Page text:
I know we’re all eager to get back to worshipping in God’s holy temple! There are three things I hope this time of isolation has taught us about our churches: First, I hope we don’t take our communal worship for granted. I think the hardest thing about getting congregations back together will be the need to maintain social distance, keeping everyone from hugging each other! Let’s try to keep alive the memory that this absence has made our hearts grow fonder. The second lesson: I hope we’ve learned that as much as we miss our holy temples, God is not confined there. If the slower pace of these past months has enhanced your spiritual life – through nature walks, private prayer, sacred reading – by all means, keep it up!  The third, and probably most important lesson, is the realization that the holy temple is not a bricks and mortar building. It is within all of us. We are all temples of the Holy Spirit, and it is the people of God who really are the church.

Today’s Provision: Worship always! What lessons have you learned about gratitude and worship during this time? It’s a good idea to journal about them. It’s easy to forget our lessons if we don’t record them or put them into practice. I’ve talked to people who, despite missing communal worship, have found this time to be spiritual enriching; others I know have struggled, particularly those for whom the Eucharist is an essential part of worship. But we worship the Lord most fully when we care for ourselves, others, and nature right where we are! So, let’s worship by loving all of creation, today and always!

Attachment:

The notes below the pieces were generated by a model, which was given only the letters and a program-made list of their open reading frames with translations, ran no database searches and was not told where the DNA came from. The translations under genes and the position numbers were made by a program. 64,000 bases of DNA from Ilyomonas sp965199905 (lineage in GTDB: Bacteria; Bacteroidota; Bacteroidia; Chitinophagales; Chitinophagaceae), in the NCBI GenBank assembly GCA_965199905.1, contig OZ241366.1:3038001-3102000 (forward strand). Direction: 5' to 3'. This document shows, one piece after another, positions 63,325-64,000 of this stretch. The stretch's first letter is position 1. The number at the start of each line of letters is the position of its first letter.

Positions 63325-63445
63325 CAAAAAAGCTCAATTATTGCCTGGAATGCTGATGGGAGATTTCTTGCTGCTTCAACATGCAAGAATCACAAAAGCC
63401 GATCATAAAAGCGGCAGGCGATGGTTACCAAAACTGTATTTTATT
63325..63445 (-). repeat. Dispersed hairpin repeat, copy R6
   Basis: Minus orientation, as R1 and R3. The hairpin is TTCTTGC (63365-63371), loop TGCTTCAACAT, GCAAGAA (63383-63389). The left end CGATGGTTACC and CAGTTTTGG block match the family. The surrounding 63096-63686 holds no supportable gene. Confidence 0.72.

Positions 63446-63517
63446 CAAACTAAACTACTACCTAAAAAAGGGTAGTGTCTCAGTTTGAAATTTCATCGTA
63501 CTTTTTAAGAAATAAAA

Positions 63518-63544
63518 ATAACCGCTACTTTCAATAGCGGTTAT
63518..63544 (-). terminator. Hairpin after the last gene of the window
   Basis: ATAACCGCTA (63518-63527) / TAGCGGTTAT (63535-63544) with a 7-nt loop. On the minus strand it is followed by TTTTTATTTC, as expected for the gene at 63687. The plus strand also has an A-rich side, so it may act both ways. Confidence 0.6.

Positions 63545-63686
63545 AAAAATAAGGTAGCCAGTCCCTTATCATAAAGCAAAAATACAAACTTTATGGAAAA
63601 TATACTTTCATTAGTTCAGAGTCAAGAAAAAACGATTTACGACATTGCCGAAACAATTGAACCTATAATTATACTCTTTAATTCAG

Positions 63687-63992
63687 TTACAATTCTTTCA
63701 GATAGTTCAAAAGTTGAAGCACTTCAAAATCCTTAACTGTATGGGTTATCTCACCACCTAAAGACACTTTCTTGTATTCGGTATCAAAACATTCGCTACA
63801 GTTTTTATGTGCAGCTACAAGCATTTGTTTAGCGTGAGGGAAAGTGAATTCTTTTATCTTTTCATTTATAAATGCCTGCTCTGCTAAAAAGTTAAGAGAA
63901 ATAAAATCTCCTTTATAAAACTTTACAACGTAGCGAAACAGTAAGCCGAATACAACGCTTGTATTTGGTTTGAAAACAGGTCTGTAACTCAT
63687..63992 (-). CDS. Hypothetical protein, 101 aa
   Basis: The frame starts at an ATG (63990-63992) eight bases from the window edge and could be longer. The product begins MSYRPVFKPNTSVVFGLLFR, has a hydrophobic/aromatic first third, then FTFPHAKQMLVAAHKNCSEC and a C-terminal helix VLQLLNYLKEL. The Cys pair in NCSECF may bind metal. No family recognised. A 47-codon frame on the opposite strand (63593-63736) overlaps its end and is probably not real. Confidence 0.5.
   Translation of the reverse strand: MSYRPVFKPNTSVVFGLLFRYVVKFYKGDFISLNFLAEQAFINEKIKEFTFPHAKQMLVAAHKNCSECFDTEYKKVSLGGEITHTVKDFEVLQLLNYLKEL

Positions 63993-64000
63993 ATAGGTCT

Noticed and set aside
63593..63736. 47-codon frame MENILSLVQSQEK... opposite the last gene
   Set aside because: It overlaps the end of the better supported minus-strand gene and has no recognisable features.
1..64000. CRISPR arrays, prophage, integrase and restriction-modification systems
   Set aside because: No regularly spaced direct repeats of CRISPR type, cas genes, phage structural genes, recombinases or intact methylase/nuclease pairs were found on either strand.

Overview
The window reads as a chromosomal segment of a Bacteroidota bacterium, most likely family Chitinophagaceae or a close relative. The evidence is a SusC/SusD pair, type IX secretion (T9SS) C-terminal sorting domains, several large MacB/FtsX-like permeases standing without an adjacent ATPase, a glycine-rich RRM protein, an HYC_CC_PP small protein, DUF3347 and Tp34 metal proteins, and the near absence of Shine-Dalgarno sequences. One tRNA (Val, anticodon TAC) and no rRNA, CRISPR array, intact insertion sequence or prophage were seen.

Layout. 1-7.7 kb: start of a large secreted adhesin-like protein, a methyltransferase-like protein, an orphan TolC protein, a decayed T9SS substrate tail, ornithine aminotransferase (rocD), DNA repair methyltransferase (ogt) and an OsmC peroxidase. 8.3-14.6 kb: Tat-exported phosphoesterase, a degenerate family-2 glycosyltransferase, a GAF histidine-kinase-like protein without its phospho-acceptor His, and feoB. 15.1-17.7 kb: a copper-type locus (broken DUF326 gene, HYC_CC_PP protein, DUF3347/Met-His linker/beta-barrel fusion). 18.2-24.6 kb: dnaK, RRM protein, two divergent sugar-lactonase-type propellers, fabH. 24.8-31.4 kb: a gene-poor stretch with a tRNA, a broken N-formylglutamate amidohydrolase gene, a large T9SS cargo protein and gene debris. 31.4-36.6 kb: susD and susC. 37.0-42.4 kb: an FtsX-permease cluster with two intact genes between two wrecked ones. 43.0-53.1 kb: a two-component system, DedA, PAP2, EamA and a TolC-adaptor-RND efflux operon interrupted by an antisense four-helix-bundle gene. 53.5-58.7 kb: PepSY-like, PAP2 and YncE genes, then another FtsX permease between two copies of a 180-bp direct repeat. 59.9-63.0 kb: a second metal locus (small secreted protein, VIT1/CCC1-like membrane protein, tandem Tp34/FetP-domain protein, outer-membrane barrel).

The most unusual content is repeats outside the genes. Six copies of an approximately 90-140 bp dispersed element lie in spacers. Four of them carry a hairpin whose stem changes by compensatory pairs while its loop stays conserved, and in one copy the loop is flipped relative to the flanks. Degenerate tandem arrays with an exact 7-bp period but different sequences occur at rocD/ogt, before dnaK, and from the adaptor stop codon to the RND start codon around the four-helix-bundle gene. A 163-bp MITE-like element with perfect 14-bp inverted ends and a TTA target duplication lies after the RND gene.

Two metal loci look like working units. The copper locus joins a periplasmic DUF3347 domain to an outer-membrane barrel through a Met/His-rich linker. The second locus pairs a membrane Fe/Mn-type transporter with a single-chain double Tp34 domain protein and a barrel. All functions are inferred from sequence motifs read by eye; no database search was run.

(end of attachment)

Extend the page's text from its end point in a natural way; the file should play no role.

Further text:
Wednesday, May 20: Then Paul said: “You Athenians, I see that in every respect you are very religious. I walked around looking at your shrines, I discovered an altar inscribed, ‘To an Unknown God.’”  (Acts 17:15, 22-18:1)